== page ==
Pixar Films Ranked: From Worst To Best

Since the release of their first full-length feature film, Toy Story, on November 22nd, 1995, Pixar has become a household name and one of the most celebrated animation studios on the planet. Ranging from toys that are alive to superheroes battling litigation, each of its 21 films has won praise for storytelling, character designs, and animation. While their films are aimed mostly towards children, adults can’t help but get excited when it’s discovered that there will be a new Pixar film.

2019 is an important year for Pixar as they released Toy Story 4 back in June, the final chapter of a 24-year-old saga of one of their best-known franchises, but is that slowing them down? No. With three films set for release, two of which will be during the first part of 2020, Pixar is continuing this one film per year streak that started in 2015 with Inside Out, and it doesn’t appear they’ll be slowing down anytime soon.

So how do we celebrate a company inching closer to that 30-year celebration? We rank their films! Let’s begin.

21. Cars 2 (2011)

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Despite its beautiful colors and action sequence, Cars 2 is so bad that even Pixar is pretending it doesn’t exist. Let’s not mince words here, folks, this was a 120-minute merchandising cash grab from Disney.

20. The Good Dinosaur (2015)

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Four years later and The Good Dinosaur is still the most beautifully animated film I’ve ever seen. The film would get great reviews, but it would be Pixar’s lowest-grossing film because nobody was asking what would happen if the meteor that wiped out the dinosaurs missed Earth. Coupled with production issues that forced Pixar to abandon a 2014 release and coming off the heels of Inside Out, this film had an uphill battle it couldn’t overcome.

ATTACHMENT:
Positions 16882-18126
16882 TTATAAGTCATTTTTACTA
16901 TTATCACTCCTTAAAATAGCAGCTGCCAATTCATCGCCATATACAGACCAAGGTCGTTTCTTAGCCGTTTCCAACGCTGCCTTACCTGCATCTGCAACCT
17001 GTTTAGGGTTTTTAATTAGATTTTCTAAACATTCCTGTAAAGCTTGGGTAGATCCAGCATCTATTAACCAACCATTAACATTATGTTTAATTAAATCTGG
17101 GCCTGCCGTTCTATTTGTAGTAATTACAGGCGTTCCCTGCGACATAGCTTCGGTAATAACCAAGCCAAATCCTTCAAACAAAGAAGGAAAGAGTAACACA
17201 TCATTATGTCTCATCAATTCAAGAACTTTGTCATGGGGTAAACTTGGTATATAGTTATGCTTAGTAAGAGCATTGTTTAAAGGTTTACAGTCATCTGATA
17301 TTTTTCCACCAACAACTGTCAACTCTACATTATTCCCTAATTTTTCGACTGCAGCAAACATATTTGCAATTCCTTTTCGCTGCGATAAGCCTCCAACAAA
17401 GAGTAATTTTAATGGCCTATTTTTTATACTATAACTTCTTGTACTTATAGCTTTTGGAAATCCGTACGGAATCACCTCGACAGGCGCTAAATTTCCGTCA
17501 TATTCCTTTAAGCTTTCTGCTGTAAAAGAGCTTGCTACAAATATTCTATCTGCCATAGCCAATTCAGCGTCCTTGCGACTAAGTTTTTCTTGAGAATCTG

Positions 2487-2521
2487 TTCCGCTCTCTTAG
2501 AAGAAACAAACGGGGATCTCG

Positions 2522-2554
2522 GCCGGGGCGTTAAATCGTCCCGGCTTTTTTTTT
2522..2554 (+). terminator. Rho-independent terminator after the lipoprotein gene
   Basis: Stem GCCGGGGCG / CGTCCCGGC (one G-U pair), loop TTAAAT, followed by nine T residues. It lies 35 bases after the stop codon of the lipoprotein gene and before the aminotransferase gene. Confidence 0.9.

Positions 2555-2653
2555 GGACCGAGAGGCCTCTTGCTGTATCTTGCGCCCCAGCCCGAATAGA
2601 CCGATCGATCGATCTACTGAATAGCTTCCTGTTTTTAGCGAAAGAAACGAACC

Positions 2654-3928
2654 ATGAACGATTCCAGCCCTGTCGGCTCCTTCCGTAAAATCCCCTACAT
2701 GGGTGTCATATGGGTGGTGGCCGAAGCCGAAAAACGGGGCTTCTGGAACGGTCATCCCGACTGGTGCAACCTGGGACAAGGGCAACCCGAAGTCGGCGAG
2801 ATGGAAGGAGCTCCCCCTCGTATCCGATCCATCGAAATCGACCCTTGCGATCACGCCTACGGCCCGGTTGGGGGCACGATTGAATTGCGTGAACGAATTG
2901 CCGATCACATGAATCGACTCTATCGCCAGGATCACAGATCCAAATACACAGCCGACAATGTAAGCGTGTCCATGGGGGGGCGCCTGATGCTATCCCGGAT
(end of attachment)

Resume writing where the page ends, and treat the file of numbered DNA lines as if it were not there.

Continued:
19. Finding Dory (2016)

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What would happen if you took the plot of Finding Nemo switched missing characters, added some new ones, and then ripped off Dreamworks’ Over The Hedge animal driving sequence? You get Finding Dory. Other than learning that Dory can speak to whales, this film does nothing to add substance to the original film. It was beautiful, little Dory was adorable, but I got nothing from it.

18. A Bug’s Life (1998)

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I can relate with Flick for always thinking outside the box and wanting to help make everyone’s lives a little easier, but this movie ended because of dumb luck. If it wasn’t for the bird, this movie’s ending would’ve been exceptionally depressing.

17. Cars 3 (2017)

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I loved this film, but it’s a comeback story with no comeback. Also, if the engine is his heart, why couldn’t we just upgrade his engine?

16. Monsters University (2013)

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It’s a prequel to how Mike and Sully met. It’s one part Odd Couple and one part every 80s college frat house movie ever. You know what happens next.

15. Brave (2012)

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Despite the trailers painting a very different movie, Brave was still a great film. Merida is gorgeous, the scenery is beautiful, and I love the little dollop of Scottish lore. Beyond the film, I honestly believe Merida ended up marrying Young MacGuffin because she didn’t make fun of him in the film. Watch the suitor scene, MacGuffin is the only one she seems to take any sort of liking to.